PSA = Property Settlement
Agreement. Filing date was January 2014. Divorce
was final 6/25/25 in NJ.Language in PSA regarding division of pensions reads:"Wife to receive 50% of husband's pension #n (language is repeated exactly for each pension), the total value of which shall be calculated from the date of the marriage
through the date of the filing of the divorce complaint plus or minus any gains or losses attributable to Wife's aforesaid 50% interest."There are three defined benefit plan pension plans with same employer, two are capped traditional plans, the third is an active portable pension account. The marriage was from 1987 and he was employed by the same employer during the entire marriage. He is not yet retired or drawing benefits and there are no outstanding loans on any of the pensions.NO payment option is specified in PSA and ex-spouse is too lazy to even fill out the paperwork... told me to do it. I want to select the option most financially favorable to me without violating the PSA. He is currently 63, I am 51 and I am told by his employer that I will begin receiving begin receiving benefits with an actuarial adjustment for my sex and younger age/longer life expectancy at the time he retires as my ONLY option. He has always said he intends to retire at 70, but now claims he plans to retire at 65 (an attempt to avoid alimony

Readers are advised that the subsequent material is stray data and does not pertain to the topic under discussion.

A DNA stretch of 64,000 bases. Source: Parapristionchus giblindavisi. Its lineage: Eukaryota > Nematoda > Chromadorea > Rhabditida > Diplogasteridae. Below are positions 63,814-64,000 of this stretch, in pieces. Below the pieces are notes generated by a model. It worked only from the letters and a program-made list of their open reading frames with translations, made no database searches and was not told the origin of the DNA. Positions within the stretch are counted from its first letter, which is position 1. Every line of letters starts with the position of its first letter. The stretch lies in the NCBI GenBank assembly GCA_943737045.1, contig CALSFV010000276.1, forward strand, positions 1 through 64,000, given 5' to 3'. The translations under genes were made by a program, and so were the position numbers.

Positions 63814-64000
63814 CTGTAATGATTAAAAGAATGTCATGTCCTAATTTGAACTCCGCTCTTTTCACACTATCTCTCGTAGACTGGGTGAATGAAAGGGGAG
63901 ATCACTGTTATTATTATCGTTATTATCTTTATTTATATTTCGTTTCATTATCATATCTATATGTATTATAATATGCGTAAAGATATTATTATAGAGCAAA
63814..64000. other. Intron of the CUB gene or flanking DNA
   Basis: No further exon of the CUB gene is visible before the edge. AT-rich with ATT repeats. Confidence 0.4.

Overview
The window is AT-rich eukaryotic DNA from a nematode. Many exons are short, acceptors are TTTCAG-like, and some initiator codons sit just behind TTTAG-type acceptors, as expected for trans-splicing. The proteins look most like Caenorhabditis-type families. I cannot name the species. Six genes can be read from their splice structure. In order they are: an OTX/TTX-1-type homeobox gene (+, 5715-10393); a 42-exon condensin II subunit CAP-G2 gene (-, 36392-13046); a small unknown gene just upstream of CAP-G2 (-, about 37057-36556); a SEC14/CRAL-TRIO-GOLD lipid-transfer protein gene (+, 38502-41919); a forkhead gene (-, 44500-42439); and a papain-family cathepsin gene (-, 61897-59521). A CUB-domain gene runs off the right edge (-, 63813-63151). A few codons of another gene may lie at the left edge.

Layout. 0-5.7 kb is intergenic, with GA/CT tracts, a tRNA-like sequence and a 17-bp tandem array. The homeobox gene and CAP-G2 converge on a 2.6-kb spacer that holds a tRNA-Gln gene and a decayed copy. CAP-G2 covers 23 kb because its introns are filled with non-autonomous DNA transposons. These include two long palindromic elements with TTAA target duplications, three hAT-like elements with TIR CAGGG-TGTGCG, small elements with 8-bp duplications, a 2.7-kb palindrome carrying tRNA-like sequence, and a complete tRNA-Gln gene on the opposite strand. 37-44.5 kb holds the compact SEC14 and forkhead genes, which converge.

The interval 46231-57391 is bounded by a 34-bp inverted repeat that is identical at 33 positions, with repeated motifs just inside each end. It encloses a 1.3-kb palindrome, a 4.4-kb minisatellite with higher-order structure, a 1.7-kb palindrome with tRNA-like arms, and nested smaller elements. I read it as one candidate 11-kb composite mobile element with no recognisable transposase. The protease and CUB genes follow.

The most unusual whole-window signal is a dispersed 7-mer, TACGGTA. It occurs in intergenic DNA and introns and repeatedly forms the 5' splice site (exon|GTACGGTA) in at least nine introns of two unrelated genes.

and already addressed by my attorney), so I do not know when payments will commence and his employer cannot give me estimated amounts until the QDRO is complete. I have a financial plan in place to minimize taxes on any payments before my own retirement, but am left with this confusing question.Payment options offered are:1. Straight Percentage 50%
2. Marital Interest
3. Dollar AmountDollar Amount is not an option, but I believe the vague wording of the PSA leaves open either option 1 or 2. I am just not sure, especially without numbers, to determine which option would give me the larger payment.None of the plans have a COLA feature and both will have "Will be increased by a proportionate share of such early retirement subsidy" checked, though the "normal" retirement age for his employer is generally 60.There is also a 401K, but the form for that is quite clear to me, as it involves a simple gain/loss calculation and rollover into my name.I would prefer not to disclose the name of the employer publically, but it is not a government agency. It is a very well known international transportation company.